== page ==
Cookies on this website

We use cookies to ensure that we give you the best experience on our website. If you click 'Accept all cookies' we'll assume that you are happy to receive all cookies and you won't see this message again. If you click 'Reject all non-essential cookies' only necessary cookies providing core functionality such as security, network management, and accessibility will be enabled. Click 'Find out more' for information on how to change your cookie settings.

BACKGROUND: Pregnancy-related infections are important contributors to maternal sepsis and mortality. We aimed to describe clinical, microbiological characteristics and use of antibiotics by source of infection and country income, among hospitalized women with suspected or confirmed pregnancy-related infections. METHODS: We used data from WHO Global Maternal Sepsis Study (GLOSS) on maternal infections in hospitalized women, in 52 low-middle- and high-income countries conducted between November 28th and December 4th, 2017, to describe the frequencies and medians of maternal demographic, obstetric, and clinical characteristics and outcomes, methods of infection diagnosis and causative pathogens, of single source pregnancy-related infection, other than breast, and initial use of therapeutic antibiotics. We included 1456 women. RESULTS: We found infections of the genital (n = 745/1456, 51.2%) and the urinary tracts (UTI) (n = 531/1456, 36.5%) to be the most frequent. UTI (n = 339/531, 63.8%) and post-caesarean skin and soft tissue infections (SSTI) (n = 99/180, 55.0%) were the sources with more culture samples taken and microbiological confirmations. Escherichia coli was the major uropathogen (n = 103/118, 87.3%) and Staphylococcus aureus (n = 21/44, 47.7%) was the commonest pathogen in SSTI. For 13.1% (n = 191) of women, antibiotics were not prescribed on the same day of infection suspicion. Cephalosporins (n = 283/531, 53.3%) were the commonest antibiotic class prescribed for UTI, while metronidazole (n = 303/925, 32.8%) was the most prescribed for all other sources. Ceftriaxone with metronidazole was the commonest combination for the genital tract (n = 98/745, 13.2%) and SSTI (n = 22/180, 12.2%). Metronidazole (n = 137/235, 58.3%) was the most prescribed antibiotic in low-income countries while cephalosporins and co-amoxiclav (n = 129/186, 69.4%) were more commonly prescribed in high-income countries. CONCLUSIONS: Differences in antibiotics used across countries could be due to availability, local guidelines, prescribing culture, cost, and access to microbiology laboratory, despite having found similar sources and pathogens as previous studies. Better dissemination of recommendations in line with antimicrobial stewardship programmes might improve antibiotic prescription.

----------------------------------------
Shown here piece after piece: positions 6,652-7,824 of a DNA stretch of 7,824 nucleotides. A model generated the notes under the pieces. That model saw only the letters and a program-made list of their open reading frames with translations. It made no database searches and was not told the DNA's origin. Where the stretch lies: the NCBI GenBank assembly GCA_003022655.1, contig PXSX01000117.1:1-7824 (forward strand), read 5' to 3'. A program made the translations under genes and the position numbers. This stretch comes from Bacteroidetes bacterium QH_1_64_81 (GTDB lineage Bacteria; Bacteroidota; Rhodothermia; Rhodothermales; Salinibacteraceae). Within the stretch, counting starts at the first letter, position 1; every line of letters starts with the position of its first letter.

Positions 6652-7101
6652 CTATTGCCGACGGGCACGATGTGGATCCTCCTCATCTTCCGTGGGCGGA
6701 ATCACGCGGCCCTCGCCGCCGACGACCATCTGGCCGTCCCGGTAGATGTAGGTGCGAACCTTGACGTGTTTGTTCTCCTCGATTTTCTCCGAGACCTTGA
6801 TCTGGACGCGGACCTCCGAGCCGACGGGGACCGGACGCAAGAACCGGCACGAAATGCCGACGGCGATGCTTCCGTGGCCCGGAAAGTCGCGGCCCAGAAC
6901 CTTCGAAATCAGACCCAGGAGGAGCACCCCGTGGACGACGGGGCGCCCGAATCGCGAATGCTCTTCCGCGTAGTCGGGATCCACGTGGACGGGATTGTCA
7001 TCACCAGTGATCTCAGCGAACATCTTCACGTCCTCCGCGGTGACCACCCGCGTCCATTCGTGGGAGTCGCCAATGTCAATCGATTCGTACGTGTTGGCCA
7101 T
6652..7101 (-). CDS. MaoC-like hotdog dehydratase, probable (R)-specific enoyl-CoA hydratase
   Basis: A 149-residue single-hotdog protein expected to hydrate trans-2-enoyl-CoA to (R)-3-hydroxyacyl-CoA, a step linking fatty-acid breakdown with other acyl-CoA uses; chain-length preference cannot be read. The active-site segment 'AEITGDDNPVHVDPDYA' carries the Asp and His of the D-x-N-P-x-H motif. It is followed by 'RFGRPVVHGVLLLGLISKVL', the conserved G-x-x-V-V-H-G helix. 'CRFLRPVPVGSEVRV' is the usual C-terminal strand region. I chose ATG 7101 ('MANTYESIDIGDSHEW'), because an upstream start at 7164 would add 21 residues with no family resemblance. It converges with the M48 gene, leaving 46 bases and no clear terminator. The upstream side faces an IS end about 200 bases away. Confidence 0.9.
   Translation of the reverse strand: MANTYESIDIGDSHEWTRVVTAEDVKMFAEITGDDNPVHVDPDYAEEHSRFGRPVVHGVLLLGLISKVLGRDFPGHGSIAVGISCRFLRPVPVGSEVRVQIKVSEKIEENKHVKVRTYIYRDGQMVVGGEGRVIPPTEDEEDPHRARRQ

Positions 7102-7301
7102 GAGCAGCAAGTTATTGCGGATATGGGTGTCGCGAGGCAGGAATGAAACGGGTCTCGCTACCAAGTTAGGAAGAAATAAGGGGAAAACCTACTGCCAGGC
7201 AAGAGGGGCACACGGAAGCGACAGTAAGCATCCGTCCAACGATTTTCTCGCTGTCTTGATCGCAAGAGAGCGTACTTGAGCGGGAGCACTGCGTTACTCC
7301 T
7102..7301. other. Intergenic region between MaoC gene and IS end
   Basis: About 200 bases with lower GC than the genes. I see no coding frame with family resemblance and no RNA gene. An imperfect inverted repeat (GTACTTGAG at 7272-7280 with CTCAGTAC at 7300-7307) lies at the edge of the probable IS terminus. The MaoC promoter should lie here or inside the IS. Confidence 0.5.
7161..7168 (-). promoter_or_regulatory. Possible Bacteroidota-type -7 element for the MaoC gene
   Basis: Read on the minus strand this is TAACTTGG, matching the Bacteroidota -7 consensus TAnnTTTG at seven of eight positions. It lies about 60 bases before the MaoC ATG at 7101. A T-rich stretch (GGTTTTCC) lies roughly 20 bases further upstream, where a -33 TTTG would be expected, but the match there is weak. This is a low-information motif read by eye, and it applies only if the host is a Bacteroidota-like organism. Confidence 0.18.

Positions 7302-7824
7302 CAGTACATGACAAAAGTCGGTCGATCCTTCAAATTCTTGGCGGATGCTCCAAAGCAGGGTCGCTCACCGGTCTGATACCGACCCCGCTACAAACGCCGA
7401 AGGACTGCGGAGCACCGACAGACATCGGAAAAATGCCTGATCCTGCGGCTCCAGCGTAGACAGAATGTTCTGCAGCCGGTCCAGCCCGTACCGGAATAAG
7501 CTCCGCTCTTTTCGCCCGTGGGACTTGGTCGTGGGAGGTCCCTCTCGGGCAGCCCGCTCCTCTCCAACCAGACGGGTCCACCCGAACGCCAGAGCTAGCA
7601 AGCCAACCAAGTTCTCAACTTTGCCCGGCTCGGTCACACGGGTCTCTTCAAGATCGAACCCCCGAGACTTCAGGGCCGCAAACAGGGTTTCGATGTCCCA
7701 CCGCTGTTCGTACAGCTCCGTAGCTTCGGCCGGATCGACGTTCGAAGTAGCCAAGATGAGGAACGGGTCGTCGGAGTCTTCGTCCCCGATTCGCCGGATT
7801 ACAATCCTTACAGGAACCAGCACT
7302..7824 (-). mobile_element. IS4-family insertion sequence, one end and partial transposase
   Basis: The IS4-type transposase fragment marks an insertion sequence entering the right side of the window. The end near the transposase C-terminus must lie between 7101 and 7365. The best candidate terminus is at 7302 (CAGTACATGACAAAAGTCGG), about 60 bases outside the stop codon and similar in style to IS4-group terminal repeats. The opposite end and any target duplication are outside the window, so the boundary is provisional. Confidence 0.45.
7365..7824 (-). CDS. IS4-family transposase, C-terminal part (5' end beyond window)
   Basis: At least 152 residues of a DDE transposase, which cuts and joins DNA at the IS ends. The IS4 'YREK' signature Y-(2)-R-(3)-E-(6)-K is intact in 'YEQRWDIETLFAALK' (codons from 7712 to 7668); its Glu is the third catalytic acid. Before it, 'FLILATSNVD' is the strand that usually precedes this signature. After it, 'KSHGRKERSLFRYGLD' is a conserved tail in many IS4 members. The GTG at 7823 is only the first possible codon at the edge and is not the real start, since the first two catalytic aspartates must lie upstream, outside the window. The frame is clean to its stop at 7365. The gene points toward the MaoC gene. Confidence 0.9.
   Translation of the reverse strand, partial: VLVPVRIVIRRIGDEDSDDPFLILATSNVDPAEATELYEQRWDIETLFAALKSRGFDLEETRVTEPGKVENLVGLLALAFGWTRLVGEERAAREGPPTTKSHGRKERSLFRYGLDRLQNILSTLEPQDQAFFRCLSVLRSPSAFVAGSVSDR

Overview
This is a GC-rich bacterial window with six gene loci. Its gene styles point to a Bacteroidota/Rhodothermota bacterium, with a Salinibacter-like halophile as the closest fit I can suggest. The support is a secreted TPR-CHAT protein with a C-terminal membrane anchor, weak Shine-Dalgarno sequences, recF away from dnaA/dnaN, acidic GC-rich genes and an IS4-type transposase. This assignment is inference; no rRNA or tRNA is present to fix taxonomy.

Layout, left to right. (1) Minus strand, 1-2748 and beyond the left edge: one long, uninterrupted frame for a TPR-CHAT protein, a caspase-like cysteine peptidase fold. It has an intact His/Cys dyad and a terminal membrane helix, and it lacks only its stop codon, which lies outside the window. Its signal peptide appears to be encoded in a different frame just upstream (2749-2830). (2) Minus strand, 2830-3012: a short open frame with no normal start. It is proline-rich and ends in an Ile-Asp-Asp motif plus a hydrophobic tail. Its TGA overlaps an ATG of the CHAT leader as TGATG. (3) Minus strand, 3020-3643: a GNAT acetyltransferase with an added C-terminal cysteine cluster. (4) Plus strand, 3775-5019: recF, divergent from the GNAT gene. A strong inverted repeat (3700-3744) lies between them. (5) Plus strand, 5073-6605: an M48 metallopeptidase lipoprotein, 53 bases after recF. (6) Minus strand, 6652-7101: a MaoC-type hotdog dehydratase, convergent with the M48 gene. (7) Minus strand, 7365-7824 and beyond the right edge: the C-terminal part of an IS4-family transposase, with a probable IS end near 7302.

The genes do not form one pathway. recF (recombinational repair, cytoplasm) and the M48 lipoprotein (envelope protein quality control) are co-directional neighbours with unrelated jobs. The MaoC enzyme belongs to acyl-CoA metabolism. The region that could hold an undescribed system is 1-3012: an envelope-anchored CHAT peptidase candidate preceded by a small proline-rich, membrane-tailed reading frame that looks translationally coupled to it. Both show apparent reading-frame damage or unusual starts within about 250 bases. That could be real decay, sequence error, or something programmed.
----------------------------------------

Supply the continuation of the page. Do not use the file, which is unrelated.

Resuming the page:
Original publication




Journal article


Ann Clin Microbiol Antimicrob

Publication Date





Antibiotic, Infections, Maternal morbidity, Maternal sepsis, Pregnancy, Female, Humans, Anti-Bacterial Agents, Metronidazole, Pregnancy Complications, Infectious, Cephalosporins, World Health Organization, Urinary Tract Infections